Background summary of the catchment
As with other areas of Gloucestershire, the Stroud Valleys have suffered with repeated flooding and excessive downpours in 2007 and 2009. The Slad Valleys have been designated as a rapid response catchment because of the vulnerability the catchment has to flash flooding. This is due to poor soil permeability throughout the catchment, which exacerbates surface water run-off.
Local residents have called for better protection that does not require hard engineered solutions. This is in part due to the distribution of the properties and the physical nature of the catchment but also due to the aesthetic value and heritage of the Stroud Valleys.
About the project
The aim of the work at Snows Farm was to help reduce flood risk in River Frome catchment by slowing down the flow of flood peaks into the valley and diverting water onto small floodplains, in addition to improving the in-stream habitat and banks for wildlife.
The Living Landscapes team worked with Chris Uttley, who at the time of the work was the Project Officer for The Stroud Rural Sustainable Drainage Project (RSuDs). The project helps to reduce flood risk for communities that live downstream through assisting owners of riparian woodland and agricultural land to implement Natural Flood Management techniques. Local support and knowledge was essential to ensure the right approach was adopted in the right place. Extensive partnerships between Stroud District Council, land managers, communities and farmers has helped to achieve significant reductions in flood risk throughout the River Frome catchment in Stroud.
How was it achieved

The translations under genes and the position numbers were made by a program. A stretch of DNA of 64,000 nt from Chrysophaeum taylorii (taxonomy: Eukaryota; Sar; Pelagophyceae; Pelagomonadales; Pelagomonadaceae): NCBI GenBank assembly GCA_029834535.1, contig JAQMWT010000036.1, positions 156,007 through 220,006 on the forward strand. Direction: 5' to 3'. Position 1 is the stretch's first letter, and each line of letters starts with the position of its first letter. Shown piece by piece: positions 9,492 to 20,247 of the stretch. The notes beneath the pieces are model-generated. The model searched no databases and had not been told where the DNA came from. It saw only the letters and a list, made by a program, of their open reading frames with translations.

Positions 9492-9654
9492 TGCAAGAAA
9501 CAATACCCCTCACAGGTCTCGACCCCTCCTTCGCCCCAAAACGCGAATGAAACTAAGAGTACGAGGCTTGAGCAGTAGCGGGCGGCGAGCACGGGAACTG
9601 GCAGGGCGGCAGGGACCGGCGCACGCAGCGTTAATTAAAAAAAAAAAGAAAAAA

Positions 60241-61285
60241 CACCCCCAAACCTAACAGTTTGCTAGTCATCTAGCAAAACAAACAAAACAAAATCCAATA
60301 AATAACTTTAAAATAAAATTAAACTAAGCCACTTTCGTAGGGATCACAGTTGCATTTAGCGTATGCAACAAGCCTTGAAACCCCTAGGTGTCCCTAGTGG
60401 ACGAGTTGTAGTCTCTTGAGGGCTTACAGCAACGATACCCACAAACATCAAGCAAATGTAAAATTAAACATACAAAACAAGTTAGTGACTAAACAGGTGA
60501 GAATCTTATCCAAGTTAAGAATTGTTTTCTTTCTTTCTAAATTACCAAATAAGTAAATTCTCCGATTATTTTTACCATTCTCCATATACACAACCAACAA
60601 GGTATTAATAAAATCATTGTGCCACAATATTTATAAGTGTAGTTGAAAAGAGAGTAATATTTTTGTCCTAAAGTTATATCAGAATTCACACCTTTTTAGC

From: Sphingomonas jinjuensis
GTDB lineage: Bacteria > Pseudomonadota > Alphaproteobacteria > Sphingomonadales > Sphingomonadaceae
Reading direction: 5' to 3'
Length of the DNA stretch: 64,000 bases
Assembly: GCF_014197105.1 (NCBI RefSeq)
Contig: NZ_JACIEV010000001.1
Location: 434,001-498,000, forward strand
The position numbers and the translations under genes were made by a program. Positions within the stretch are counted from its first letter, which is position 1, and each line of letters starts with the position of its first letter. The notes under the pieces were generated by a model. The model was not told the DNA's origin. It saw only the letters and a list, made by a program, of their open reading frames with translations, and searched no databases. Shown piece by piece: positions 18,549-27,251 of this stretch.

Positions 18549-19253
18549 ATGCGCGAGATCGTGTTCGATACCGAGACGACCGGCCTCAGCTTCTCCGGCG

A series of leaky dam structures were constructed through felling large stream-side alder that was donated by the landowner and then manipulated into place across the watercourse. The leaky dams were installed to create a partial blockage of the stream, where in low flows water can feely pass under the structures but after heavy rain at high flows, some water will be attenuated behind the leaky dam. The structures also deflect flow out of Dillay Brook onto the woodland floor, increasing infiltration and altering the way water moves through the landscape. The structures lower the peak water height and the rate at which floods travel down the valleys, reduce the amount of silt travelling downstream and provide an important habitat for wildlife.
New livestock fencing was erected to help prevent cattle from poaching the ground. In addition, a new footpath was constructed to direct walkers away from the old boggy path and onto a new route that forms part of the Laurie Lee Way.
The benefits of this work include:
- Improving riparian biodiversity
- Reducing the risk of flooding in the River Frome catchment
- Creating valuable habitat for wildlife and people
- Partnership working between landowners, local residents and organisations
- Creating a river catchment where water management is fully integrated into land management practices